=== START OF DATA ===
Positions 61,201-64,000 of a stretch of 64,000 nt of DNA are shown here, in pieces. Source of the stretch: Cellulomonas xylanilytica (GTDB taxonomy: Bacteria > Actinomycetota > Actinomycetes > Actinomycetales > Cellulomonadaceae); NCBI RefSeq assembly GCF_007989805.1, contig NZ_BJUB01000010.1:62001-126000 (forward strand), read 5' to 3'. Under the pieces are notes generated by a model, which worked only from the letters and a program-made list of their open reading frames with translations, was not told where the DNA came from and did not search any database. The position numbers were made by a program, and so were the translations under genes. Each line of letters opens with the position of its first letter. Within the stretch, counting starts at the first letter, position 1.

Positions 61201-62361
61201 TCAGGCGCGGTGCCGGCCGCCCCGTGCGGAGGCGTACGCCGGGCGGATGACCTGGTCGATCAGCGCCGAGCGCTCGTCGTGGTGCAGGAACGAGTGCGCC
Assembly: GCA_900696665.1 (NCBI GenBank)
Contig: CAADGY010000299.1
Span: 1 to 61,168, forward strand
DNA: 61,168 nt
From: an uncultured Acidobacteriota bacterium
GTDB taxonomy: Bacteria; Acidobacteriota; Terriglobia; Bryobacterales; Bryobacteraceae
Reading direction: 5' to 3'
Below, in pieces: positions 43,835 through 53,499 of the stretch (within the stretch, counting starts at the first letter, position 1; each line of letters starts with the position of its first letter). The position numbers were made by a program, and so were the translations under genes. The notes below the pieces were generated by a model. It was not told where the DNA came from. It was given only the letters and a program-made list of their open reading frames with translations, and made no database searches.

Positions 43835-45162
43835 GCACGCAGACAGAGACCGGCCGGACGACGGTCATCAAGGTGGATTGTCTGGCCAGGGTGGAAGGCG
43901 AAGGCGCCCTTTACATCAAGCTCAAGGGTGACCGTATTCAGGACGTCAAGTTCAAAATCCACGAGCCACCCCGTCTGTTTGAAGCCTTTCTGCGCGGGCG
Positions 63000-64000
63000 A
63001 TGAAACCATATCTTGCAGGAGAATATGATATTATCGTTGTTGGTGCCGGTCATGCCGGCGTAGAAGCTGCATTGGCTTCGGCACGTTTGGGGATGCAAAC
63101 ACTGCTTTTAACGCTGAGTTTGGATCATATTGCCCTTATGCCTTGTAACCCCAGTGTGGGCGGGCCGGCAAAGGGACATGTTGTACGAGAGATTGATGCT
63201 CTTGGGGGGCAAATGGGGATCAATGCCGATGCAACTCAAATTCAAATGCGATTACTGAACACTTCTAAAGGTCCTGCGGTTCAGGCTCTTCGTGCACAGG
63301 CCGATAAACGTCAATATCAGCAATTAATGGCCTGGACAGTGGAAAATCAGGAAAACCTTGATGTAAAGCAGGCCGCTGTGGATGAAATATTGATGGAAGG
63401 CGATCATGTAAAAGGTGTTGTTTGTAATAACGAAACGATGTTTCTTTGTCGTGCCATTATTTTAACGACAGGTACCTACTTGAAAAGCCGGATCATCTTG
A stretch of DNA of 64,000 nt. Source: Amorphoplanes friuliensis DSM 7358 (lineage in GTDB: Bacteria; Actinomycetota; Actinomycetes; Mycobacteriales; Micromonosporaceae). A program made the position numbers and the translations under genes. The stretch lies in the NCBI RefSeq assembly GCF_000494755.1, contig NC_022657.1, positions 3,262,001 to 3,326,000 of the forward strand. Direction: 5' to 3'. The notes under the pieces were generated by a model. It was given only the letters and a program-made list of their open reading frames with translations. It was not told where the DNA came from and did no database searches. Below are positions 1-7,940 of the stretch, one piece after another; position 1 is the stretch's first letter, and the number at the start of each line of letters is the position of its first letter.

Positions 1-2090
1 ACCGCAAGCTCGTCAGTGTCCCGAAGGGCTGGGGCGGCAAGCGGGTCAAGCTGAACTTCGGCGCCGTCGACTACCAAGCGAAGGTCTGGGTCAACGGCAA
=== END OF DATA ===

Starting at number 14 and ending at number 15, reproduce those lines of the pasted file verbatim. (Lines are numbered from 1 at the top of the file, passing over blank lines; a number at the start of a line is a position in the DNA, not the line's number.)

43901 AAGGCGCCCTTTACATCAAGCTCAAGGGTGACCGTATTCAGGACGTCAAGTTCAAAATCCACGAGCCACCCCGTCTGTTTGAAGCCTTTCTGCGCGGGCG
Positions 63000-64000